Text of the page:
30, 2007 must contribute at the same percentage rate as active
employees, beginning at 1 percent of their final annual gross salary and
rising to 3 percent by October 2010.
-- Redesigning the Retired Employees Health Program. Changes announced in
September, which included adjustments to retiree medical and
prescription plans that are projected to reduce annual cost increases by
approximately $90 million.
-- Establishing a special account for payment of retiree health benefits.
Under an agreement with the state treasurer, the commonwealth will
establish a dedicated account to invest funds to pay for future retiree
health care costs. The earnings generated by these investments will help
reduce the commonwealth's current payments toward future retiree
health care costs.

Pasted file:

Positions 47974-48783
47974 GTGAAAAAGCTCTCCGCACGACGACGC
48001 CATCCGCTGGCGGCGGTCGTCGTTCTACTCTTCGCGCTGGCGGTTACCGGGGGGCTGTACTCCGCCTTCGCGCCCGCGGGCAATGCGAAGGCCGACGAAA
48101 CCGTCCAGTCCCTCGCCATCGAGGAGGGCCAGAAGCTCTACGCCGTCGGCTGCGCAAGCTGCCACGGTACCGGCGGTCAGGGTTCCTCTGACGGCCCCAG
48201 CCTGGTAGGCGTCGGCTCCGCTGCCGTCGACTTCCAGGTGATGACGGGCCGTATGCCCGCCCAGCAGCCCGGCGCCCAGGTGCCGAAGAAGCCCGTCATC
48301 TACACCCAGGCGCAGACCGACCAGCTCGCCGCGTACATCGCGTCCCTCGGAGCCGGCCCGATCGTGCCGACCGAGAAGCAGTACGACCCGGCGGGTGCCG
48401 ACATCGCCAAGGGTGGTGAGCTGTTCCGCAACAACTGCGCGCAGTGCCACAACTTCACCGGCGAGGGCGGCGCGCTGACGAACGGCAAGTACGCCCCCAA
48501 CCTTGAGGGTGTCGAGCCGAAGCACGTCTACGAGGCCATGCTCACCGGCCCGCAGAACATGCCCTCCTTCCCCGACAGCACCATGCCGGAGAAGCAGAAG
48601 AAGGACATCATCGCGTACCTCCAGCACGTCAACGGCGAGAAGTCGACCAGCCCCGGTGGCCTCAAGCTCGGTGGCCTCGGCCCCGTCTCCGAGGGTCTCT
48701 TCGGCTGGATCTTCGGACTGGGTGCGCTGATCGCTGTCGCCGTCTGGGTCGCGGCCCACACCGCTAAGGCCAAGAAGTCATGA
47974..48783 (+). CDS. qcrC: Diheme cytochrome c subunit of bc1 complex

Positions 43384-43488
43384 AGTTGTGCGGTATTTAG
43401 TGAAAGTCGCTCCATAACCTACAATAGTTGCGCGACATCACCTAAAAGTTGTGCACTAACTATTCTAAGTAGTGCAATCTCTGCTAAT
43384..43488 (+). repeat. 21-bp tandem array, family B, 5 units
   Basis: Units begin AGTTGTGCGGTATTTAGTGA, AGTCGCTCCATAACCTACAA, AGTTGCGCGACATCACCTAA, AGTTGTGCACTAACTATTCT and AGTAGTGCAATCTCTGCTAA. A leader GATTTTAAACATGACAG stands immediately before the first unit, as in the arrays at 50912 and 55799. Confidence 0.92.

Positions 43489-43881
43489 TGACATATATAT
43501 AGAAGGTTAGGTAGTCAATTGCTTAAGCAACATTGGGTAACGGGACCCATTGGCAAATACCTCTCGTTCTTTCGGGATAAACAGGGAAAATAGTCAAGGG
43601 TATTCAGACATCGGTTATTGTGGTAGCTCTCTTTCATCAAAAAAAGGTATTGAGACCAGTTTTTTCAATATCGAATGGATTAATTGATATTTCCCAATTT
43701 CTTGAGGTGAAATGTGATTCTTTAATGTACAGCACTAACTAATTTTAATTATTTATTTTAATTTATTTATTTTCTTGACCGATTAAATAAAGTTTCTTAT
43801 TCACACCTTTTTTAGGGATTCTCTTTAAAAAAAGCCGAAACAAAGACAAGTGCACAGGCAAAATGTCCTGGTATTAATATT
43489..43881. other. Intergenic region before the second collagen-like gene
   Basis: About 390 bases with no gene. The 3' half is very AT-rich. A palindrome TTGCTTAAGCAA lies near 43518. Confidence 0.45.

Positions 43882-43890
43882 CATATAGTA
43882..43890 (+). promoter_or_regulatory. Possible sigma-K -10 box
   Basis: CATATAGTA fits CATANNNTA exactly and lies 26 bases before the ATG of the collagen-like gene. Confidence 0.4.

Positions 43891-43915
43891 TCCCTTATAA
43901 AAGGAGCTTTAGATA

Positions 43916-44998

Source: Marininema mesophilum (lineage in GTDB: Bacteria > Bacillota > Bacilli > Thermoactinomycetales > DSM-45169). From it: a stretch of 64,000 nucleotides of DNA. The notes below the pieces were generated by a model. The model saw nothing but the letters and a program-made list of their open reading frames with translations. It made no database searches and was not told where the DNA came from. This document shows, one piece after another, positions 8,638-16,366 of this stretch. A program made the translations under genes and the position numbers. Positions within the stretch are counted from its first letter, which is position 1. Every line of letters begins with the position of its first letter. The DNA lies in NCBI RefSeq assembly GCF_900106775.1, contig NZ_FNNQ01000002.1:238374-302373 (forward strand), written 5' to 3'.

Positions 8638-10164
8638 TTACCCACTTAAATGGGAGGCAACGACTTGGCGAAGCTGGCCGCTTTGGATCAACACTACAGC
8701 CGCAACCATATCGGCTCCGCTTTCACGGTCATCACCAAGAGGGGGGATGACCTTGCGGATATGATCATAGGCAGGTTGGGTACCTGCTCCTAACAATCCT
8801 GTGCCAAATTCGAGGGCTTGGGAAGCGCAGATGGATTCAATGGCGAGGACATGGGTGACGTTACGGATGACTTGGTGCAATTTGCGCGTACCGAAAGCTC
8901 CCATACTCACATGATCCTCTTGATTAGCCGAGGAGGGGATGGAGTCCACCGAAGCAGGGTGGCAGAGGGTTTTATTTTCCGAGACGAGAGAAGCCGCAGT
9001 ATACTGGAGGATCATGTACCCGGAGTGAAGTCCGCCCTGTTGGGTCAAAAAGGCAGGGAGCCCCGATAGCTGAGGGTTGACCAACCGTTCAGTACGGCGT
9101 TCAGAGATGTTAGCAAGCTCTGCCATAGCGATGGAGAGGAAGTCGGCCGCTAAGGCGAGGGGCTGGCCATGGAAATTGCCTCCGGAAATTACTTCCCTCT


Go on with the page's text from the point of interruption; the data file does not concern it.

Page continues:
The commonwealth also periodically rebids its health care and pharmacy contracts to receive better prices, and -- beginning July 1 -- it will extend from 15 years to 20 years the minimum length of time employees need to work for the state in order to qualify for state-paid retirement health benefits.
Even with these changes, the cost for state-paid retiree health care benefits is projected to increase to more than $970 million over the next five years, Masch said.
"We are taking every step we can to reduce health care costs while still preserving benefits for the workers who served the commonwealth for many years," he said.
Masch noted that state and local governments have long been required to
develop and publicly release annual estimates of their accumulated pension
liabilities. Now, under new public accounting rules, beginning this year
state and local governments are also required to develop and make public an
annual estimate of any non-pension benefits they have commi
|SOURCE Pennsylvania Office of the Governor|
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